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Pitchers are wearing these hidden carbon fiber guards to prevent concussions

The only death from an injury during a Major League ball game was a hitter who was hit by a pitch back in 1920. Still, baseball is dangerous; balls come off the bat at over 100 mph. Dan Jennings of the White Sox, and before him Alex Cobb of the Tampa Bay Rays, suffered concussions when their pitches came right back at them. Safer Sports Technologies (SST) aims to combat that by upgrading pitcher’s baseball caps with carbon. Their campaign is up on Kickstarter.

All the head guards are made of corrugated rectangular curves of carbon that are padded one side and cleverly shaped to fit under the sweat liner of average baseball caps. The Pro Performance and Pro X are made for adults while the Prospect and Performance models are designed for youth under 12. These are upgrades over the original more expensive models, now made more accessible.

You’d think that with the risk involved, head protection in such a popular sport would be mandatory, but when a pitcher opts to use protection it makes the news. The SST head guards take our vanity and stubborn resistance to change into account by hiding a layer of armor in plain sight.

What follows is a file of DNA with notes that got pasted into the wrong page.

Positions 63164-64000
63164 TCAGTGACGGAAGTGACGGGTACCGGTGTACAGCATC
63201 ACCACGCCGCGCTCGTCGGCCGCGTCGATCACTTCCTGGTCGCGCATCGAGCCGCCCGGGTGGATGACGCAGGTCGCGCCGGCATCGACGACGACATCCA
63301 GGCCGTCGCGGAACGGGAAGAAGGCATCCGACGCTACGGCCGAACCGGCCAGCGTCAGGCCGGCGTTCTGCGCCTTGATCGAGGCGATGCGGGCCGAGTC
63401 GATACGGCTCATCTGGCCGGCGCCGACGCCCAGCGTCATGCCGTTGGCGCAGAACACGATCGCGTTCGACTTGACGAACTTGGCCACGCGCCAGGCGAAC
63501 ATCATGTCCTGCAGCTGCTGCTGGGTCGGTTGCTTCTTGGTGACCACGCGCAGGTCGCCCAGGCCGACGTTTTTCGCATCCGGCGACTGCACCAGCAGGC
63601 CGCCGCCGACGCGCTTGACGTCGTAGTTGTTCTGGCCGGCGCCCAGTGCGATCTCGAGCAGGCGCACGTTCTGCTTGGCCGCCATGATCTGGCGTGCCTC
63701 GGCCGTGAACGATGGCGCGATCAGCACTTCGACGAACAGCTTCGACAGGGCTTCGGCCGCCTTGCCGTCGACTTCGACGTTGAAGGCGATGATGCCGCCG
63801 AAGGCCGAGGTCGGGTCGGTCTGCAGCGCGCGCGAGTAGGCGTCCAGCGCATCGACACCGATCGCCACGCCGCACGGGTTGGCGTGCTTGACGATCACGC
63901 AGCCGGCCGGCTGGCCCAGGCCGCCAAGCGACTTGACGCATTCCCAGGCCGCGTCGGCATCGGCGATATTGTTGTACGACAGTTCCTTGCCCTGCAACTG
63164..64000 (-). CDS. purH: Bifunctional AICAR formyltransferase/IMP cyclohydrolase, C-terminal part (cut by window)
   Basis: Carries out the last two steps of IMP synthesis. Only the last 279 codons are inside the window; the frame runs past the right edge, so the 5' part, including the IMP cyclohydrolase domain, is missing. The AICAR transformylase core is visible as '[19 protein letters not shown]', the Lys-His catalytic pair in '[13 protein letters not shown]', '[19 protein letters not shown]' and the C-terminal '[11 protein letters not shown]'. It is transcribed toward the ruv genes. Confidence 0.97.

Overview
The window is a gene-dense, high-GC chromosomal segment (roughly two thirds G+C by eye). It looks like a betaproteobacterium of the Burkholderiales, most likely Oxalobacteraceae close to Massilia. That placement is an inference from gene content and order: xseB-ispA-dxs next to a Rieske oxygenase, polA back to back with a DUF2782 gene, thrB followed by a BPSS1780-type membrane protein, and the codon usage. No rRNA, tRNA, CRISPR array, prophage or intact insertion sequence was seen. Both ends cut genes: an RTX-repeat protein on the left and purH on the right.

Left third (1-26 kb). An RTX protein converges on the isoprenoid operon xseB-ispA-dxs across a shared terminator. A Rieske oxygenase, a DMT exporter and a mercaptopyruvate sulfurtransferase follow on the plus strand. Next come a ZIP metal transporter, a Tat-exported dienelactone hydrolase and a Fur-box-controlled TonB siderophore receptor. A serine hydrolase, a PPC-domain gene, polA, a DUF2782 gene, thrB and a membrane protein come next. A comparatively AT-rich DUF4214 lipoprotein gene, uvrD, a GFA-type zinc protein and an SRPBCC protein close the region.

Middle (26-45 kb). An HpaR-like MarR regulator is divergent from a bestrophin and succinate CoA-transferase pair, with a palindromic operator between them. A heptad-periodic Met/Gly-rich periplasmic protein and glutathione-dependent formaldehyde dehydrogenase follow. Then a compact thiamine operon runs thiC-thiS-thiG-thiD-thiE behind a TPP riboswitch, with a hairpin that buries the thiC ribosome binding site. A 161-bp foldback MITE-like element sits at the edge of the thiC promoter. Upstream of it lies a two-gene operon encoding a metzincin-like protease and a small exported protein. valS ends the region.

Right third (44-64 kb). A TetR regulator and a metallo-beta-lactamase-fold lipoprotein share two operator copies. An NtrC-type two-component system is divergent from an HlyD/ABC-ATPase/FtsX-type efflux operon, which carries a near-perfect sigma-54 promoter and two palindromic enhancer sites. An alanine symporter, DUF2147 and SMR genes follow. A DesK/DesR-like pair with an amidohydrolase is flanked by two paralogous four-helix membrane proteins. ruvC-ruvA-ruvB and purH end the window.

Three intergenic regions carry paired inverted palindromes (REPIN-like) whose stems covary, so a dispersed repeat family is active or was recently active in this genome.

This obviously won’t protect anyone from line drives directly to the face – sorry Archie Bradley – but it will stop hits when it gets between the ball and the pitcher’s skull. The guards come in two pieces, right and left, from ear to ear. SST tested them at 60-94 mph and noted a difference of 120 G forces between protected and unprotected hits.

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A bunch of big names have already started using them, the Mets, the Rangers, the Orioles, Dan Jennings, Colin McHugh, Marcucci Elite, and the Universities of Maryland and Missouri among them. This is a good step in the right direction even if it does leave a good deal of the pitcher still exposed. It seems baseball is following a general trend of increasing safety and protections in sports.

That said, as inferred from the ESPN video featured on SST’s Kickstarter page, it would be most logical for pitchers to wear something like a catcher’s or hockey goalie’s mask. That reality continues to go unacknowledged.